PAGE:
A former friend of controversial Whole Pantry founder Belle Gibson has called on her to ‘come clean’ on whether her remarkable cancer survival story was based on a misdiagnosis.
Mother-of-two Jayme Smith, 28, from Sydney, became a confidant of Ms Gibson’s after they met on a parenting discussion page on Facebook around 2010.
They forged an online friendship and confided over their experiences with cancer – Ms Smith having lost her mother to lung cancer in 2003 and Ms Gibson saying she had brain cancer.
Ms Smith told Daily Mail Australia she was ‘baffled’ when reports emerged this week where friends raised doubts about Ms Gibson’s medical diagnoses and charity donations.
‘I am just so shocked and I feel betrayed, that we all fell so hard for the illusion that she created,’ Ms Smith said.
‘It has hit all of us, who I know, (who) also know Belle, like a tonne of bricks.’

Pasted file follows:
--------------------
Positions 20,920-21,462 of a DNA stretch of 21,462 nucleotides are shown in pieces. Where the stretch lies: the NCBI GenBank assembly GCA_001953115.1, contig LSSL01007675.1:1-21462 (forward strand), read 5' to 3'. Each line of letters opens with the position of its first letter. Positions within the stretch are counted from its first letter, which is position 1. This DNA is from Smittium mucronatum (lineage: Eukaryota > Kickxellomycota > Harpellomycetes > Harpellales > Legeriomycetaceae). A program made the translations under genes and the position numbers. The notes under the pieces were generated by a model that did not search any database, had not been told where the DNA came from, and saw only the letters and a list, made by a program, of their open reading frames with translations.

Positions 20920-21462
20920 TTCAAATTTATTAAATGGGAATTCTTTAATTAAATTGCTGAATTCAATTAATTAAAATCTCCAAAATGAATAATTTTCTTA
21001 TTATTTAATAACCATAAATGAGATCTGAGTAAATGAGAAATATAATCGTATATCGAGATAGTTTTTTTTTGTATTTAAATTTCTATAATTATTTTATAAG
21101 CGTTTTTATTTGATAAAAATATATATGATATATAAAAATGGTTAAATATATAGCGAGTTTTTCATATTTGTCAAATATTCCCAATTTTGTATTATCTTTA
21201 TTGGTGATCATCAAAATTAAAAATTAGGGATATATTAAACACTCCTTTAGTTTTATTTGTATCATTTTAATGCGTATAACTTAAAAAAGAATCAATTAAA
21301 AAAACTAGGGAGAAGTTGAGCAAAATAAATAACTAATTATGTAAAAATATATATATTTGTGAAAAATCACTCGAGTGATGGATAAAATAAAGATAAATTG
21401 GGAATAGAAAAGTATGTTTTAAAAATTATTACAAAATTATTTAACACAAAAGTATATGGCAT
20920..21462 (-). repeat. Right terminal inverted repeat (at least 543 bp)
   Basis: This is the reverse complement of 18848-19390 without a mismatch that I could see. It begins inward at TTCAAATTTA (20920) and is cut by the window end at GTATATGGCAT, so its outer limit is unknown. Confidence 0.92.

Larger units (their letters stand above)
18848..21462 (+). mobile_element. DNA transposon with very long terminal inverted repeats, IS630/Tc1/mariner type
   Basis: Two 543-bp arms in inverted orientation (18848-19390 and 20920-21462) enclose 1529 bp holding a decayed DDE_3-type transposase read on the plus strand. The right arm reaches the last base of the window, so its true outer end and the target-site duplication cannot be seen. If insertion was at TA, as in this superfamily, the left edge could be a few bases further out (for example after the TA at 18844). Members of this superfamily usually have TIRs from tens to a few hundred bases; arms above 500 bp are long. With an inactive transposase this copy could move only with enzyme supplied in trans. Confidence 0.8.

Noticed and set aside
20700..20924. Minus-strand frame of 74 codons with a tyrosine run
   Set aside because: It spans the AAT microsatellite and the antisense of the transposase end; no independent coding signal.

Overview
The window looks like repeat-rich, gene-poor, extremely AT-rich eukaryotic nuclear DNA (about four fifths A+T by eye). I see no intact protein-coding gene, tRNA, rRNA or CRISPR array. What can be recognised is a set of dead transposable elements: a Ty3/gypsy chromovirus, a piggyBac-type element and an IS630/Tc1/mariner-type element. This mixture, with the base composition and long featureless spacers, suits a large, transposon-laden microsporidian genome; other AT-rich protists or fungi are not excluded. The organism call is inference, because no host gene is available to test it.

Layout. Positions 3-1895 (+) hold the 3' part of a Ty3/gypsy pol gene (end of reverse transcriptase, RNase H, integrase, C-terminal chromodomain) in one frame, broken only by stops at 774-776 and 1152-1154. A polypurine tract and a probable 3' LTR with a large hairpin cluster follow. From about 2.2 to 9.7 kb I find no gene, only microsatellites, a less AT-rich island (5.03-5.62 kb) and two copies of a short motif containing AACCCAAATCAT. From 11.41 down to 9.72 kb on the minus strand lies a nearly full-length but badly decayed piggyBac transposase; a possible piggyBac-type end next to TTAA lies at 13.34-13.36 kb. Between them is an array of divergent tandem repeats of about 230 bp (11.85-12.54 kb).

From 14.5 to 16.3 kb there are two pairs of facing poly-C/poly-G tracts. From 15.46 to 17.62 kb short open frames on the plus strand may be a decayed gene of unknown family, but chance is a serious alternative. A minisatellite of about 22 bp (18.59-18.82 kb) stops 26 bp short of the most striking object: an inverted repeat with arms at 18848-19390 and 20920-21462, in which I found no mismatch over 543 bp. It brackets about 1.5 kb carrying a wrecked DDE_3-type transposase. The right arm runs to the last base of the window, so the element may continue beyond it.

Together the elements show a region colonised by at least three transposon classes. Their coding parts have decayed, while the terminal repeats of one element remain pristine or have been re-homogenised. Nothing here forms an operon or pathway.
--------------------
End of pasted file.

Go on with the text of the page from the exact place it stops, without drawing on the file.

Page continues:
We only knew her online, but we all believed to a point that she was a genuine pioneer, who was surviving aggressive cancer.
‘Belle and I talked quite a bit about my feelings about (cancer), how she could empathise with me, the feelings I felt about my mother dying and how I’d wished I was more responsible when it happened, that I’d wished I had tried to explore more ideas, like Belle did.’
Ms Smith said Ms Gibson ‘pushed’ – and nearly convinced her – not to vaccinate her children, but that she did not blame her for nearly making that choice, which she ‘backed out of at the last minute’.
‘That was my own choice, based on information provided by Belle. I regret that choice (to nearly not vaccinate), but it was my own. I’m not here to place blame.’
In November 2014, Ms Gibson told Sunday Style magazine she blamed the cervical cancer vaccine Gardasil for her cancer.
She told her social media followers last year her brain cancer had spread to her blood, liver, spleen, uterus and that she did not expect to survive.
After friends and medical experts cast doubt on her medical claims in various media stories this week, Ms Gibson told The Australian she may have been ‘misdiagnosed’.
‘It’s hard to admit that maybe you were wrong,’ she told the newspaper, adding that she was ‘confused, bordering on humiliated’.